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    You are in: Home / Cookbooks / My Comfort Foods
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    71 recipes in

    My Comfort Foods

    Here are recipes that are, for me, my Comfort Foods. Some are also good for taking along to folks who are in need of meals.
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    I often make delicious recipe #31207 and recipe #100417 individually, but it just makes sense to combine it all together in one great side dish! Also good as a steak, poultry, or fish topper. I just love it when the leeks are in season here in the Pacific Northwest... :)

    Recipe #246891

    Use this for sandwiches or what have you. :) This is so simple I hesitate to post it, but then again, there are folks for every recipe and I know there are those who’ll appreciate the simplicity of this one. I prefer my egg salad not be sweet, so the recipe uses mayo and dill pickle.

    Recipe #240848

    It amuses me that this outstanding recipe has such an unassuming name. It should be called something like "The Most Excellent Combination of Potato and Other Vegetables You Can Have the Pleasure of Knowing." We made the recipe at our Culinary Communion class recently, and it was so popular at the dinner table that the serving bowl and spoon were licked clean. The serving bowl full was dipped into even before we sat down at the table - you can see how much was missing, already, in my photo. We couldn't remember what the name of it was as it was passed around the table, so we fondly called it "Green Glop." So, here it is. From Chef Gabriel Claycamp comes this keeper recipe for Green Gl... um, I mean Puree Verte. Posted with permission.

    Recipe #122434

    Here’s Paula Deen’s method of making mix biscuits in her own special Southern way. Although titled as "biscuits," these are baked in muffin tins.

    Recipe #117583

    When I travelled to Italy in 1998, I enjoyed the company of a fellow who was also on the tour with his partner. I got this recipe from him, John Karustis.

    Recipe #115863

    In searching what to make for dinner tonight, I took out a package of ground meat (buffalo, specifically) from the freezer, and found a box of elbow macaroni. Looked like Chili Mac makings to me! :) I had never made Chili Mac before (I just remember having it in the cafeteria when in grade school), so I took a look at what was here on Zaar… and was surprised not find many recipes for it. I put together a recipe out of what I found here and elsewhere online, but the below meat chili mac was somewhat adapted from Miss Annie's vegetarian Marvelous Macaroni Chili. Very tasty, very flexible! :) This is a Pantry Challenge recipe.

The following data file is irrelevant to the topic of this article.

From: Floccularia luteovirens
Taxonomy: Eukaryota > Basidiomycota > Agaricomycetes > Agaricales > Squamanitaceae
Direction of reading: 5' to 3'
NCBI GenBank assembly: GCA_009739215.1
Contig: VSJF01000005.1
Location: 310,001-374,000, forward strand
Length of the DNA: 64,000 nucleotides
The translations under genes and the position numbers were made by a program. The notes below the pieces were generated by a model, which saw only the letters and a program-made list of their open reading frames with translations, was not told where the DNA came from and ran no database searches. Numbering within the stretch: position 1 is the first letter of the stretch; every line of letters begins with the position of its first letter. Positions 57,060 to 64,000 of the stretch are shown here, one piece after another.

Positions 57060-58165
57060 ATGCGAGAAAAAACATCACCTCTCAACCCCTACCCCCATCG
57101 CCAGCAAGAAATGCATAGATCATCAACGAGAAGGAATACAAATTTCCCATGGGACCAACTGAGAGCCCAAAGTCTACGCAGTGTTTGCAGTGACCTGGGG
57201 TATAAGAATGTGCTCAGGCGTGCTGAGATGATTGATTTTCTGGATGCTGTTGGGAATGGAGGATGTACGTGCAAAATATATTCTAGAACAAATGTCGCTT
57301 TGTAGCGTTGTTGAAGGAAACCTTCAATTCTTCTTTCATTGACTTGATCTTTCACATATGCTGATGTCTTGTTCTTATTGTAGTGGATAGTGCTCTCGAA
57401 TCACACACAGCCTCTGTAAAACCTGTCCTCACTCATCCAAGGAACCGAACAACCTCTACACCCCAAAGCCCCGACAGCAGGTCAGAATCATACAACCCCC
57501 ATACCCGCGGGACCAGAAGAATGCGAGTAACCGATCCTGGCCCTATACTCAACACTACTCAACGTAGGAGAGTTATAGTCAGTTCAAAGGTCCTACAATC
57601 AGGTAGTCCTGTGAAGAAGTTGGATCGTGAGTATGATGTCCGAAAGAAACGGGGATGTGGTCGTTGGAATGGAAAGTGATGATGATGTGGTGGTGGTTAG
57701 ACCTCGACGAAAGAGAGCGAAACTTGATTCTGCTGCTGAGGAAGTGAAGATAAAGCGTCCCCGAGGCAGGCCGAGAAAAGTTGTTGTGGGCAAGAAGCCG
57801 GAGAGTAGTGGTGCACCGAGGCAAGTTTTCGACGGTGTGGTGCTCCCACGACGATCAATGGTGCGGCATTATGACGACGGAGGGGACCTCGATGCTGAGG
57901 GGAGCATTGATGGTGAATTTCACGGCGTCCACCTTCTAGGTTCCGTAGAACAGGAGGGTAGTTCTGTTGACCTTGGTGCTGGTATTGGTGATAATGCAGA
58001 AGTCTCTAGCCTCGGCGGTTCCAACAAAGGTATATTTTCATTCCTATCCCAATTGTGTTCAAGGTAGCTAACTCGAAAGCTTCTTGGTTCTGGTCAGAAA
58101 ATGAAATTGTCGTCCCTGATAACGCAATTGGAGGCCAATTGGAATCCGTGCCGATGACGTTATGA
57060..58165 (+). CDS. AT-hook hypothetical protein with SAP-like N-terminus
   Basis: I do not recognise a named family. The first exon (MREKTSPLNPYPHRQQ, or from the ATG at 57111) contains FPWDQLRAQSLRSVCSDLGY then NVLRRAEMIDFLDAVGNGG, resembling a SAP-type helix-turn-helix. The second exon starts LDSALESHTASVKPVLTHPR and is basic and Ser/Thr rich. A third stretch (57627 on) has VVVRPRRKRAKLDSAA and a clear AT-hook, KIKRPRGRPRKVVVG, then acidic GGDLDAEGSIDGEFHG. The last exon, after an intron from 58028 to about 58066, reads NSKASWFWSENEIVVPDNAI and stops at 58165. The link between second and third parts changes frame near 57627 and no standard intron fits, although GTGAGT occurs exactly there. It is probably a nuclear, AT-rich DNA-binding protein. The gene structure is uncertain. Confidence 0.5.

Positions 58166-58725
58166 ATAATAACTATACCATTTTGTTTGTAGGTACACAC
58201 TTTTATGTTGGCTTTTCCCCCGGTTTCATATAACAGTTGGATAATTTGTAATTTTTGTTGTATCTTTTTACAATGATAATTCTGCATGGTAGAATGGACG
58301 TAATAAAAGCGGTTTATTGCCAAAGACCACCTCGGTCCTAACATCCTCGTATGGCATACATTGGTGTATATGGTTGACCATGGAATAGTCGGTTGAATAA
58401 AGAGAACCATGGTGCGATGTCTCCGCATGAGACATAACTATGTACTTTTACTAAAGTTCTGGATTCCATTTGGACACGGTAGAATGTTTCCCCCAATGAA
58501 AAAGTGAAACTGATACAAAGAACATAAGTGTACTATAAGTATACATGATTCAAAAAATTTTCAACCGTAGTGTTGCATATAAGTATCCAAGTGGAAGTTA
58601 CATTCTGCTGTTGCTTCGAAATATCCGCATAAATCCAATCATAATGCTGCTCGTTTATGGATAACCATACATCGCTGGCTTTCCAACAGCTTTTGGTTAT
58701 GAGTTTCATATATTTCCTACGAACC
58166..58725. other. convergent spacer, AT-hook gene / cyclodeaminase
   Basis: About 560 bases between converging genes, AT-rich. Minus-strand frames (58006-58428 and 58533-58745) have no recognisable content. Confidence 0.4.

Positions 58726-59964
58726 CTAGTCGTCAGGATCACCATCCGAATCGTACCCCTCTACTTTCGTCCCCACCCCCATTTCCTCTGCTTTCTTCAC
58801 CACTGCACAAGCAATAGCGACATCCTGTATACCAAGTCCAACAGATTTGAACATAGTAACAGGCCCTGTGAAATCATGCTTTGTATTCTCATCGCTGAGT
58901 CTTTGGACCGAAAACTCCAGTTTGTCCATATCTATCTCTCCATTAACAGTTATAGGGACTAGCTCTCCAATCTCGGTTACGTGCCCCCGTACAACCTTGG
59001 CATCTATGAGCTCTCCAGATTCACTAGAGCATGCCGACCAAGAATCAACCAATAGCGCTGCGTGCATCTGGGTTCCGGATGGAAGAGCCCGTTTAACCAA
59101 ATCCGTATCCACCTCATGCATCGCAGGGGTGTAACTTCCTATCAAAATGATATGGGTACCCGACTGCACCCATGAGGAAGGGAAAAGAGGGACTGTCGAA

Recipe #114926

    An unusual and tasty take on hot chocolate! From the Oregonian FoodDay section, Tuesday, December 21, 2004.

    Recipe #114925

    This is my husband's favorite lasagna recipe, from a cookbook he had before we were married. Today when asking him what he wanted for dinner we went on a kitchen foray to figure out what we'd make, and he came up with lasagna. "But my favorite recipe is pretty complicated, so I don't know if we really want to do that one." We got out the old book, looked at it, and... it's amusing, because the recipe is prior to our marriage he thought of it as difficult (he was a good bachelor cook, mind you), but in these days after several more years of cooking added to his experience, it's not too difficult at all. :) Anyhow, here it is, tweaked to our liking. Although long, it's not really that difficult and the rich and delicious end results are well worth the time. Steingrim says he likes to make the meat and cheese sauces the day before, then assemble the lasagna with less trouble the next day.

    Recipe #114671

    This afternoon I put some broth and cabbage into the crockpot, and when my husband came home he said, "That smells good, what is it?" I chuckled. "Just cabbage in broth. That's it." He hmmm'ed. "You need to come up with some German name for it, instead. Cabbage in broth just won't do." So I looked up what it would be in German, found some similar recipes online, fiddled with the contents of the crockpot a bit, and here's what we had for dinner! :) Really simple, and very tasty! This is a Pantry Challenge recipe, using ingredients that were already on hand at home.